Wednesday, October 26, 2005

Intelligent Design and Human Evolution

Back in July of 2005 PCID published to articles on intelligent design and human evolution. One (Human Origins and intelligent design) was by Casey Luskin. The other (Reflections on Human Origins)is by Dembski. I will be examining both in a series of posts.

Both papers purport to offer the "Intelligent Design theory of human evolution. What they being, though, is a strange mix of creationist arguments and punctuated equilibria. I will start with Luskin.

Two Views of Origins

This section of Luskin's paper lays out the differences between "blind natural processes" and ID. After a brief recapitulation of the paleoanthro version of human origins Luskin lays out the ID case. According to Luskin some proponets of ID argue there are limits to the amount of change in genetic information possible through "Darwinian processes" consequently, they have proposed a new taxonomic catagory. The new catagory is the "basic type" (where have I heard that before - oh wait from Gish, Morris and company). The basic type is defined as " ...a group of organisms related through ancestry that initially acquired their fundamental genetic programs through design, and not through ancestry with some other type of organism." Luskin continues "Because their genetic architecture is distinct, members of one basic type cannot interbreed to produce offspring with members of another basic type. The converse is not necessarily true as some species which cannot interbreed could be members of the same basic type." (pg. 2)

My first thought on reading this was "huh". So I reread it several times. A new taxonomic catagory? Okay, where does it fit in the taxonomic scheme of things? Between species and genus, between genus and family? Between higher units? Better yet, why do we need another catagory? I still haven't figured out what the next bit means. I understand a group of organisms related through ancestry... Then he threw a curve with ...that initially acquired their fundamental genetic programs (though I don't quite know what a fundamental gentic program is) not through ancestry with some other organism. So which is it? Are they related or not? Is this trying to say that, say prosimmians are a basic type in that they are related by ancestry but don't share fundamental gentic prgrams with anthropoids. Oh well, skip that let's move on. One basic type can't interbreed with another because of different genteic architecture yet some species which cannot interbreed could be members of the same basic type? Then what good is the lack of inbreeding as a criteria for distinguishing basic types? I'm confused about this so let's move on to how basic types appear in the fossil record and worry about definitions later. Apparently, basic types appear suddenly in the fossil record and will be different from previously existing critters. "This infusion of information could be revealed in the fossil record as a 'quantum or discontinuous in specified complexity or information'". I can't help thinking they are stealing from Gould and Simpson here.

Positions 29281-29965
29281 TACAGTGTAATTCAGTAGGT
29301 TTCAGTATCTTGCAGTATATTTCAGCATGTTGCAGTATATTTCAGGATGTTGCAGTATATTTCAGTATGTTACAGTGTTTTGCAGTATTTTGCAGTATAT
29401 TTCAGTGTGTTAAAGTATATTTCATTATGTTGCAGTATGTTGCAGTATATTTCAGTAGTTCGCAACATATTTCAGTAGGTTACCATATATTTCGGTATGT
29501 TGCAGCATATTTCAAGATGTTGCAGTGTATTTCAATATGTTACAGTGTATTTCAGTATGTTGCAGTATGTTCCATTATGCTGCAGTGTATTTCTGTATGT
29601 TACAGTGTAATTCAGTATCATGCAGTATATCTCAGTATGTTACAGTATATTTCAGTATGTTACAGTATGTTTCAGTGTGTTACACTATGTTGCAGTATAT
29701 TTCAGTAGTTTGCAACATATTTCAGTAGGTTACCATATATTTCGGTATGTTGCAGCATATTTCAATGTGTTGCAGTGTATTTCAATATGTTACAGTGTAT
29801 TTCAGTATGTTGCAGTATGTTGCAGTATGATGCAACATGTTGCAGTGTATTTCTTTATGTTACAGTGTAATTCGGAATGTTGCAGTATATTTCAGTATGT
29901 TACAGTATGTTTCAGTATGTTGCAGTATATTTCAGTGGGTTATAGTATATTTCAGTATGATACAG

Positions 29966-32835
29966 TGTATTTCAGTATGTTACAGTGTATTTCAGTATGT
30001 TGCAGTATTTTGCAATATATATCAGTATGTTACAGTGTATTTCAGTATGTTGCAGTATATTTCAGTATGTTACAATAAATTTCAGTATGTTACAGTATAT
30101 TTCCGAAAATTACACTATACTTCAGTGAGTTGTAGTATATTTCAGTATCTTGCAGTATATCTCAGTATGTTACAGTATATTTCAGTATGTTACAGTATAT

After laying this out, Luskin lays out the purpose of the paer, which is to test the hypothesis that some groups of "upper" primates were intelligently designed by looking at the fossil record and asking which groups belong to distinct basic types. So apparently, discovering a basic type is enough to justify the inference of intelligent design. Considering the tortured explanation of what a basic type is one thinks anything could be a basic type.

Coming soon: Limitations of Paleoanthropological Methods, Datasets and Studies.